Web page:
work

phrasal verb + clause ‘work out how you did it’

At C2 in the English Vocabulary Profile: work out = to understand something or to find the answer to something by thinking about it A search in NOW corpus for which ‘question words’ follow phrasal verbs: work out _*Q 1 WORK OUT HOW 12286 Just give us five minutes, Mr Poirot, and I‘m sure we‘ll be able to work out how you did it. listen 2 WORK OUT WHAT 11671 …

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subject + verb

A1 point 2 in the category of CLAUSES is defined: simple affirmative declarative clauses For example: We‘re different. People see us as being different anyway. listen Also at A1 is: negative statements of the main verb ‘be’, with contracted and uncontracted forms. For example: I‘m not a doctor. listen *The English Grammar Profile examples contain the verb ‘BE’. An iWeb search for: _NN _VB …

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really | always | sometimes + VERB

The first point in the English Grammar Profile! A1 point 1 in the category of ADVERBS is defined: adverbs of degree and time to modify verbs. An iWeb search for: really|always|sometimes _VV   1 REALLY WANT 213278 I really want a brother.   Listen to the pronunciation 2 REALLY LIKE 181415 3 REALLY NEED 161580 4 REALLY KNOW …

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academic + year | achievement | performance | success | research 68730

STUDENT EXAMPLE: During my first and second academic years, I never went to the library. Chinese female level 5 writing class. iWeb ranking: 1 ACADEMIC YEAR 68730 2 ACADEMIC ACHIEVEMENT 21832 3 ACADEMIC PERFORMANCE 16841 4 ACADEMIC SUCCESS 16798 5 ACADEMIC RESEARCH 11633 6 ACADEMIC WORK 7408 7 ACADEMIC CAREER 7300 8 ACADEMIC COMMUNITY 6014 9 ACADEMIC STUDY 5326 10 ACADEMIC WRITING 5230 11 ACADEMIC INSTITUTION …

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COULD (range)

A2 point 52 in MODALITY: ‘could’ with a limited range of verbs to make suggestions. A2 point 27 in MODALITY: negative form B1 point 78 in MODALITY: affirmative form of ‘could’ to talk about ability. B1 point 79 in MODALITY: ‘could’ with an increasing range of verbs to make suggestions. An iWeb search for: could …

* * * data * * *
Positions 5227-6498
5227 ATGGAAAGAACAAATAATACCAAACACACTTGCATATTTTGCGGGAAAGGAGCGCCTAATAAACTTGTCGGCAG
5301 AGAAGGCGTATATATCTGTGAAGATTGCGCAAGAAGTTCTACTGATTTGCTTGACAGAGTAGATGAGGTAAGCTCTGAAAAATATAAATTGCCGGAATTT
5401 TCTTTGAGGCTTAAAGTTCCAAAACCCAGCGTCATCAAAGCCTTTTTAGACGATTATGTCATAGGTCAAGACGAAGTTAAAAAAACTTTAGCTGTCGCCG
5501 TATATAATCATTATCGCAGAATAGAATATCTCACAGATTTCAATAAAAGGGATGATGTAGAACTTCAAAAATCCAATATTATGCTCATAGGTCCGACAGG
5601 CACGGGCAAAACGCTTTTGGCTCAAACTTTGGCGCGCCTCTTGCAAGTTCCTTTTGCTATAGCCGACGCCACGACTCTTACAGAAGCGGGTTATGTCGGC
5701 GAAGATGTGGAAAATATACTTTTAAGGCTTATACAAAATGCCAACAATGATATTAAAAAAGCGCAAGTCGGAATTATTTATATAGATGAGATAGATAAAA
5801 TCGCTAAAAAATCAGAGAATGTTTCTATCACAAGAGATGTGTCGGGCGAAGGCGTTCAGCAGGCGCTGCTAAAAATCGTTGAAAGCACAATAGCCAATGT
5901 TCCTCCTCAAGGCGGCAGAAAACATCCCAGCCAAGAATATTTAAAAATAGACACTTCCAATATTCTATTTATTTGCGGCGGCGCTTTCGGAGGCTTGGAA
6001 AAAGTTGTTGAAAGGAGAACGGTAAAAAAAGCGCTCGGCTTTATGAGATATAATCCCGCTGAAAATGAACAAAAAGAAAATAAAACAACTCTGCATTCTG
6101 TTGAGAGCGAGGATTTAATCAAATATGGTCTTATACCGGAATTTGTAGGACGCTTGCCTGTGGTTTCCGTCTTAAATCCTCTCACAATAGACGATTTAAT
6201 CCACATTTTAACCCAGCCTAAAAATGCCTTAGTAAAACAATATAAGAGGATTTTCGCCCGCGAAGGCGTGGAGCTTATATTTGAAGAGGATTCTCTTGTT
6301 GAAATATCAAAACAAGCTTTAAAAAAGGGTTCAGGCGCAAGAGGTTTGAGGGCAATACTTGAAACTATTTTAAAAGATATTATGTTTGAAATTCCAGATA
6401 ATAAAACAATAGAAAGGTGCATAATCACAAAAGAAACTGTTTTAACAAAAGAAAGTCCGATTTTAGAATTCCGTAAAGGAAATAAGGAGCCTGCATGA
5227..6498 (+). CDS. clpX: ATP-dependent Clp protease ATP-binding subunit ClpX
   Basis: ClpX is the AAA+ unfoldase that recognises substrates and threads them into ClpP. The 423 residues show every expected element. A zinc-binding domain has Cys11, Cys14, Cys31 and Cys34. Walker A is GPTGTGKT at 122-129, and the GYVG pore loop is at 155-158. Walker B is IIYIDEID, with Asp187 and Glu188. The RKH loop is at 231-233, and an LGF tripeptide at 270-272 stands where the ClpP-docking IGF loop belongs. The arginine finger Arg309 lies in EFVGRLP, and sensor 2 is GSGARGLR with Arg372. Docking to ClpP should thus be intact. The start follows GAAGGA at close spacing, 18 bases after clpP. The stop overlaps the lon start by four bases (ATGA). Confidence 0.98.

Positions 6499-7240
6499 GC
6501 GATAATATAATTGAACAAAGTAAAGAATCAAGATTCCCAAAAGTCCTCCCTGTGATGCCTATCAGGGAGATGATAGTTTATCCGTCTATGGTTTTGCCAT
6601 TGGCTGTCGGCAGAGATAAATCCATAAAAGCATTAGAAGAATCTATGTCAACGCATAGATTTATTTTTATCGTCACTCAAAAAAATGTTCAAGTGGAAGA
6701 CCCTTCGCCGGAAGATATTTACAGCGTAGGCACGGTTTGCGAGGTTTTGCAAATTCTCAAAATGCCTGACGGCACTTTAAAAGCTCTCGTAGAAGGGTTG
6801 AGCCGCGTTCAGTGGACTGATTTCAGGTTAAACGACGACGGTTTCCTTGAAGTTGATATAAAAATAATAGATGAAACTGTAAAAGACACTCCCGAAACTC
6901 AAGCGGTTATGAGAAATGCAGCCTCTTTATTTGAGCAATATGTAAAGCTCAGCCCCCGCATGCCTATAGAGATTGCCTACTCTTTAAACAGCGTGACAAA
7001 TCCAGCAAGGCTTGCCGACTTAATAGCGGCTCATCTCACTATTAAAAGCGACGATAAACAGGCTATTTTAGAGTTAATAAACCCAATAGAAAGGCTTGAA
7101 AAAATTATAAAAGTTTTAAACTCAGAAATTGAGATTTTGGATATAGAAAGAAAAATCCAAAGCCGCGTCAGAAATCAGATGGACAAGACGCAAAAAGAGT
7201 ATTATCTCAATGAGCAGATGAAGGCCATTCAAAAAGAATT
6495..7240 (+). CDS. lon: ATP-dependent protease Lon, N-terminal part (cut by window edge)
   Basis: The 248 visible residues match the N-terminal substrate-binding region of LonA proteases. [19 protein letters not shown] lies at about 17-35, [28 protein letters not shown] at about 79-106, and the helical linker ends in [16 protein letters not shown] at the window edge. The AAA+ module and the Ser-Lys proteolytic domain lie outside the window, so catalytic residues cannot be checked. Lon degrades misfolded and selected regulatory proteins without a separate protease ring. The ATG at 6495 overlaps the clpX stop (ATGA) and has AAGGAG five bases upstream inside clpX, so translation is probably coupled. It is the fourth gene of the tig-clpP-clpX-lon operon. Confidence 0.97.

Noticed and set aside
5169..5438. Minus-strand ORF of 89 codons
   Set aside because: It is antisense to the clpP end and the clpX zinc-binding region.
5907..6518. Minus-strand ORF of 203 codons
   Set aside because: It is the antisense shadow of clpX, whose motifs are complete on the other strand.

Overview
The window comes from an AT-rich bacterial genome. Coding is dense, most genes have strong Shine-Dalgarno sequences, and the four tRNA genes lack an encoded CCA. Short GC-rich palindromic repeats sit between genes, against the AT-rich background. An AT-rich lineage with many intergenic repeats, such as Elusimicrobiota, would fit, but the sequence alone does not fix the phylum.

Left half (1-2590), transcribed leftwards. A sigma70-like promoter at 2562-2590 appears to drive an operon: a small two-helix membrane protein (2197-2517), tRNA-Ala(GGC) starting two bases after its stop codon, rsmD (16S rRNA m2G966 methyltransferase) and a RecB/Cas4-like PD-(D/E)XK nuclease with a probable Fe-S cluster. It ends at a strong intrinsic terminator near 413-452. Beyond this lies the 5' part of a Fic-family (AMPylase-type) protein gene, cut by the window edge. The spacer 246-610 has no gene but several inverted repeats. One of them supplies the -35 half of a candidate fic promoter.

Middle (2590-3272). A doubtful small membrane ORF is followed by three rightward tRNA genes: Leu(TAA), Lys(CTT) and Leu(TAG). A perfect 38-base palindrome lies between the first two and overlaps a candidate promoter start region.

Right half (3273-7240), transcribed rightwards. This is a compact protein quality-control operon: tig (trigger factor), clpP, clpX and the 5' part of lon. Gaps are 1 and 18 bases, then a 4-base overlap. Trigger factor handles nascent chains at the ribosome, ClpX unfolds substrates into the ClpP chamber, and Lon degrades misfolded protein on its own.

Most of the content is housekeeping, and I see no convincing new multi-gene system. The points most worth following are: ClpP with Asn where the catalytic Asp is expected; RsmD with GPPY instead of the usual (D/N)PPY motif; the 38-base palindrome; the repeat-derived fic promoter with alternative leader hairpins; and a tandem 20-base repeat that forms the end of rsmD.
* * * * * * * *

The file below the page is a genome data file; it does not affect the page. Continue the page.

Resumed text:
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NEGATIVE QUESTION + MODAL VERB

B1 Point 24 in the category of QUESTIONS is defined as: ‘wh-‘words + the negative form of modal verbs + subject + main verb to form ‘wh-‘questions. B1 Point 26 in the category of QUESTIONS is defined as: modal verbs + ‘not’ + subject + main verb to form ‘yes/no’ questions *Note that there is …

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adjective + noun (range)

Here are real examples of using an adjective before a noun and academic collocation: It’s a pretty accurate description. (listen to this expert example)   He can ask for additional information. (listen to this expert example)   During my school years, I started reading to get some information because I was an active participant in almost all the literary competitions. TLC female India B2   Opening fire will not retrieve them, and an armed conflict is precisely what the Captain wished to avoid. listen A search in the English Grammar Profile for ‘range …

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STRANDED PREPOSITION

This post is about two points in the English Grammar Profile found in two different categories and two different CEFR levels.  Differentiating them depends on what prepositional verbs are.  A combination of the verb and preposition has an idiomatic expression with a distinct meaning.  However, the English Vocabulary Profile gives a better idea of the …

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VERB + ADVERB + PREPOSITION ‘go directly to’

B2 English Grammar Profile point 51 in the category of VERBS/prepositional is defined as: adverb between the verb and the preposition For example: George says the piston’s going to go right through the block any minute now. listen   Alex, maybe if everything goes well with the paintings, Victor and I will tour and we could visit you in New York. listen An iWeb search for _VV *ly_R _II 1 GO DIRECTLY TO 17903 We‘re gonna go directly to the airport and get a plane. listen 2 BASED SOLELY ON 13229 We can’t work based solely on rumour, can we? …

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phrasal verbs

There are 9 similar points across the English Grammar Profile in the category of VERBS covering phrasal verbs across the levels.  And the differentiation between the levels becomes difficult to interpret since it is more about the vocabulary.  For this reason, the English Vocabulary Profile is probably more beneficial even though the logic of what …

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really ought to

In the English Grammar Profile, C1 point 180 in the category of MODALITY is defined as: ‘ought to’ with ‘really’ to add emphasis. A search on iWeb for clusters with lexical verbs: 1 REALLY OUGHT TO KNOW 254 2 REALLY OUGHT TO GET 136 3 REALLY OUGHT TO GO 76 4 REALLY OUGHT TO CONSIDER …

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